The long-term fading of peak 5 has been studied using four different annealing regimes. Following 400°C for one hour annealing and 'natural cooling', peaks 4 and 5 (separated via CGCD) appear to have an exquisitely complex time-dependent response, possibly due to clustering of dipole trapping centres associated with peaks 2 and 3. Peak 4 grows over the first nine months of storage and only then begins to decay; peak 5, on the other hand, decays rapidly in the first six months and then stabilises or even begins to grow. Peaks (4+5) together, however, fade in a montonically decreasing manner at a rate of approximately 8% per annum. Using thermal cleaning procedures to isolate the behaviour of peak 5 from its low temperature satellites, it has been established that the 20°C mean-life of peak 5 is 5.5 ± 1 year (1 SD). This mean-life is many orders of magnitude smaller than predicted by any of the kinetic measurements of s and E and suggests that precipitation of Mg2+ may be the major contributor to the decay of peak 5 over long storage intervals.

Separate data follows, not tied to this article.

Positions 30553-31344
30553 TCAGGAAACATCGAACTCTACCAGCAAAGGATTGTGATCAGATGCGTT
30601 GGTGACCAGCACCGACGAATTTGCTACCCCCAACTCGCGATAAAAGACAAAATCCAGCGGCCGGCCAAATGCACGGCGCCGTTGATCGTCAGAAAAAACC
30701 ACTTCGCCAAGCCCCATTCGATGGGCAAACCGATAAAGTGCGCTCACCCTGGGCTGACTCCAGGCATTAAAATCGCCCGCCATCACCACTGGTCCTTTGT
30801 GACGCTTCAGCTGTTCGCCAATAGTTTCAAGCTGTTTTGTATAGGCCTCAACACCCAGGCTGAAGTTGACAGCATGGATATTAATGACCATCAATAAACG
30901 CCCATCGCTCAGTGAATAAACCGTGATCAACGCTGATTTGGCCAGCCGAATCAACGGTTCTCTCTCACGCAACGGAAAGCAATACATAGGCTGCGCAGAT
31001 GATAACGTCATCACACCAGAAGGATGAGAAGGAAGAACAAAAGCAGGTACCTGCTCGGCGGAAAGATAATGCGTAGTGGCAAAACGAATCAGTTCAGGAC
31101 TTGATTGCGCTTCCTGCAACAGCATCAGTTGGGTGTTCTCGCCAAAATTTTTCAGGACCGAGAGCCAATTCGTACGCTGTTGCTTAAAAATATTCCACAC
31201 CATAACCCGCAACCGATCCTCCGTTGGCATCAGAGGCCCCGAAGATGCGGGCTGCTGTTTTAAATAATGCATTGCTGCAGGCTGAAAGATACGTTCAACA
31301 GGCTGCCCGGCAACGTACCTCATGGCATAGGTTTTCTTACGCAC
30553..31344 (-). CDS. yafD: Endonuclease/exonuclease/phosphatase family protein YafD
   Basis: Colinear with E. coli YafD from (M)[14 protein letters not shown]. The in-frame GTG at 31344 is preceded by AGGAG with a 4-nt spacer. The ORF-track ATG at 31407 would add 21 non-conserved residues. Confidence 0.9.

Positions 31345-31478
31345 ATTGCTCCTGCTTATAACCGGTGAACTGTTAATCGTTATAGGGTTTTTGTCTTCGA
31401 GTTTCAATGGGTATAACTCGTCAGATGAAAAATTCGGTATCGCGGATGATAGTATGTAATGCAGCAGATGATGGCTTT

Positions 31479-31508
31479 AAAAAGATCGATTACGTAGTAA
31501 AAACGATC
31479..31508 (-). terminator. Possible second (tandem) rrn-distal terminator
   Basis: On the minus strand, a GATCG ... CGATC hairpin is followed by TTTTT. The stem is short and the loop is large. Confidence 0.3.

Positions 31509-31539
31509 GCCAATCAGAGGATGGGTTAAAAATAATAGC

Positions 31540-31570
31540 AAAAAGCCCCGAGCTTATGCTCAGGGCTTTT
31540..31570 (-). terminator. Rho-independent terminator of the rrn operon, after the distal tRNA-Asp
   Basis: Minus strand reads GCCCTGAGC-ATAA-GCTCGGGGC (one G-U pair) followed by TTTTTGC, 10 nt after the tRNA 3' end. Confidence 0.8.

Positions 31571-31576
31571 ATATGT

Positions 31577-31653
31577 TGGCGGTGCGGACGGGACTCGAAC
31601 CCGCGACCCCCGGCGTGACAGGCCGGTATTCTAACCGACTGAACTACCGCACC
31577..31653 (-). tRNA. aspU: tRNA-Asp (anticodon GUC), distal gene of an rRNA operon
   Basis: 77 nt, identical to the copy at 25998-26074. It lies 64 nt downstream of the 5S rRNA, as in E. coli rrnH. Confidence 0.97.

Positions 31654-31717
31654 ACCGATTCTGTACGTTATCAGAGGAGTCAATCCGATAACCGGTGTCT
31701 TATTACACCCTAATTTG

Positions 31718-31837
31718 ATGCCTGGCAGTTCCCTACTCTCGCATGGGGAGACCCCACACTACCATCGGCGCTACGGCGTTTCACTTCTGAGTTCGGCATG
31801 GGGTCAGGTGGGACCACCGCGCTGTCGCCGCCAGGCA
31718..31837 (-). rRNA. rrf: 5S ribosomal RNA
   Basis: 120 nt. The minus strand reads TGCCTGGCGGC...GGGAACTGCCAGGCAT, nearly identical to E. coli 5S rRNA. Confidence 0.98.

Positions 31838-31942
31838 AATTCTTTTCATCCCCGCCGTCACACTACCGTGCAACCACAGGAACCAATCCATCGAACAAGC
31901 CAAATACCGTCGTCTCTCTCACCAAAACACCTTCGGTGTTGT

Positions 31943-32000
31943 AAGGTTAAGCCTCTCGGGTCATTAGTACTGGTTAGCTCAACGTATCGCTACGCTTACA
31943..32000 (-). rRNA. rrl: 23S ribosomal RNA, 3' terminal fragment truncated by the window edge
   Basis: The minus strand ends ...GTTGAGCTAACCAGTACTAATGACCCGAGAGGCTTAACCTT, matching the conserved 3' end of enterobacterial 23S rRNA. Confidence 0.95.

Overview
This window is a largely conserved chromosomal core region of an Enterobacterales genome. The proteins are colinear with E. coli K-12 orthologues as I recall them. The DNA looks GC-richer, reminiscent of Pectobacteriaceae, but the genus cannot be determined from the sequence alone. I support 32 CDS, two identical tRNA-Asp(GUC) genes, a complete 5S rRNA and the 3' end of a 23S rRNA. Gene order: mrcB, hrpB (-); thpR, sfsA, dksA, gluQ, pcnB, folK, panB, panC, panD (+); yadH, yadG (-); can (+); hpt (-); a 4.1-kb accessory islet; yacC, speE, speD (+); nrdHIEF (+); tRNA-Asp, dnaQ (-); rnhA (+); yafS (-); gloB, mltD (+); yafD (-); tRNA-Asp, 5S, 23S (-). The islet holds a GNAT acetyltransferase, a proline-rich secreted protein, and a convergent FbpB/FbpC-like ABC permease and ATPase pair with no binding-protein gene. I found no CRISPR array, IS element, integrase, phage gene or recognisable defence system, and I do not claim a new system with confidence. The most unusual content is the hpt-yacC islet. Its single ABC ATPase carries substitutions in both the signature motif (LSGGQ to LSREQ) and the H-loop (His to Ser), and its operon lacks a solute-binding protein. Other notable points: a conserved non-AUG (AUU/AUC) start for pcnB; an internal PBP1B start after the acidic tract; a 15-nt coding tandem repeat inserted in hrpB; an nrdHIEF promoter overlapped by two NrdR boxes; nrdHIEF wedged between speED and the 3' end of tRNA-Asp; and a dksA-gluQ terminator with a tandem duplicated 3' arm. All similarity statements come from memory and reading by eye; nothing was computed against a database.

|Number of pages||5|
|Journal||Radiation Protection Dosimetry|
|State||Published - 1 Jan 1993|
ASJC Scopus subject areas
- Radiological and Ultrasound Technology
- Radiology Nuclear Medicine and imaging
- Public Health, Environmental and Occupational Health